How does a school of herbalism draw on the collective intelligence of its students, many of whom have been studying and practicing herbalism for years? How do we ripen personal experiences with evidence from clinical research? How do we sort through controversy to determine for ourselves where its resolution can be found? Most importantly, how do we feed curiosity? Our answer – in part – is through Herbal Challenges.
This approach originates with progressive educators who’ve adopted a learning methodology called Problem Based Learning (PBL). Gone are the teachers, replaced with facilitators trained to stir the pot of bubbling query among students collaborating to solve a problem that interests them, primarily because it relates to real life.
We’ve modified PBL for online study within a serious game. As we put our Open Badging System into place, one of our badges is now awarded to those who meet certain goals in making and responding to Challenges. The actual problems or questions arise directly from the student-members as they study a course, or from a situation they’re dealing with. If a student thinks the problem will be of interest to others, they turn it into a “Challenge” in their Challenges Notebook and facilitate discussion within the Challenges area of our forum.
In the forum, students clarify just what the problem is and share what they know already about it. Then, each student goes off to research and develop their own solution…returning with a presentation…either a document, notebook entry, audio or video when they believe they’ve discovered the best answer.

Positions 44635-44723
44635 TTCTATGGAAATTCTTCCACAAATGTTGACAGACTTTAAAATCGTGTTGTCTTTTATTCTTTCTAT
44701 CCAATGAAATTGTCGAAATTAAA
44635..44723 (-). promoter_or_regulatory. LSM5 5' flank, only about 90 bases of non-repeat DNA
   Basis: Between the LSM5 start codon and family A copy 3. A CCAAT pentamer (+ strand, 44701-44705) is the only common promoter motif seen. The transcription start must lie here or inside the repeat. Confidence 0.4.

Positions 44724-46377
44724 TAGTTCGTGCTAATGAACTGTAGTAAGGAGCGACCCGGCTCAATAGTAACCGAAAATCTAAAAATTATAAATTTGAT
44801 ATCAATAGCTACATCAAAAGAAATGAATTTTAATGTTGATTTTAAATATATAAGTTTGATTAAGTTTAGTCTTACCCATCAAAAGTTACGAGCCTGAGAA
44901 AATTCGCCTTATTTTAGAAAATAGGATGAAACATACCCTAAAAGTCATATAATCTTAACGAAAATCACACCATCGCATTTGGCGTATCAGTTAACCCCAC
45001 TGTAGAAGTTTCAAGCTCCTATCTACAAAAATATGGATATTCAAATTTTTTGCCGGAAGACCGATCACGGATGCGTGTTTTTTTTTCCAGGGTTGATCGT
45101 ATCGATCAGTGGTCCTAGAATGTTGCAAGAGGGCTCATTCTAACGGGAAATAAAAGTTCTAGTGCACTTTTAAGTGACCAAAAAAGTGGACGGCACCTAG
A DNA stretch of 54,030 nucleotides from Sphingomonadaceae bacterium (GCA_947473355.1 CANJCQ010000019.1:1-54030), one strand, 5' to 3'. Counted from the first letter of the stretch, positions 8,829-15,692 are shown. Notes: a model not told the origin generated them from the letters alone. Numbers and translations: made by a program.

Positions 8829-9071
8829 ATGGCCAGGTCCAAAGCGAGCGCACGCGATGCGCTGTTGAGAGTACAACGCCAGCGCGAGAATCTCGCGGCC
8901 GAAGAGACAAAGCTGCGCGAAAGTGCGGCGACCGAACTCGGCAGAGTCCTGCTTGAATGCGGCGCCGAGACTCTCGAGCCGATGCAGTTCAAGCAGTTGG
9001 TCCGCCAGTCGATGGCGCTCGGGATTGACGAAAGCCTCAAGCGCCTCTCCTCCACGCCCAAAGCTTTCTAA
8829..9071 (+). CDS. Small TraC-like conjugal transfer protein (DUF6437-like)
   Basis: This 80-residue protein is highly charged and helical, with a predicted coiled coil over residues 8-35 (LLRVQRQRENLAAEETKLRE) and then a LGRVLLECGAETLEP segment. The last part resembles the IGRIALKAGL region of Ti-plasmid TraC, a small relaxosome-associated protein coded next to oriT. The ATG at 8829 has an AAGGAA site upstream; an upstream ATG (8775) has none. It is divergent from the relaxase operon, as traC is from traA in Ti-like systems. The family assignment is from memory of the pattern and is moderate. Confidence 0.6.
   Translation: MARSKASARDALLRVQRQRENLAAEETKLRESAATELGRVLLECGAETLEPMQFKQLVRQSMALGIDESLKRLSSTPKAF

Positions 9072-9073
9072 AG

Meanwhile, the Challenger is awarding points for meaningful participation and for solutions. Challenges are left open so that students who come along later have the opportunity to Challenge the winning solution if they have experience or evidence that warrants re-evaluation.
There are some advantages this part of the game will offer our Herbal Coaches (besides learning about herbal medicine):
- They’ll gain experience collaborating with other herbalists to hone their craft.
- They’ll discover what kinds of problems/questions really interest others
- Gain experience facilitating group inquiry
- Exercise discernment and critical thinking skills when analyzing proposed solutions to questions about plants and healing
- Develop research skills
On a personal note, this month I’m starting a course with the University of Edinburg on Critical Thinking Skills for Global Challenges. I suspect that what I’ll learn will help HCC in its mission to address the global challenge of health care.
Here’s a short “how to” video about Herbal Challenges.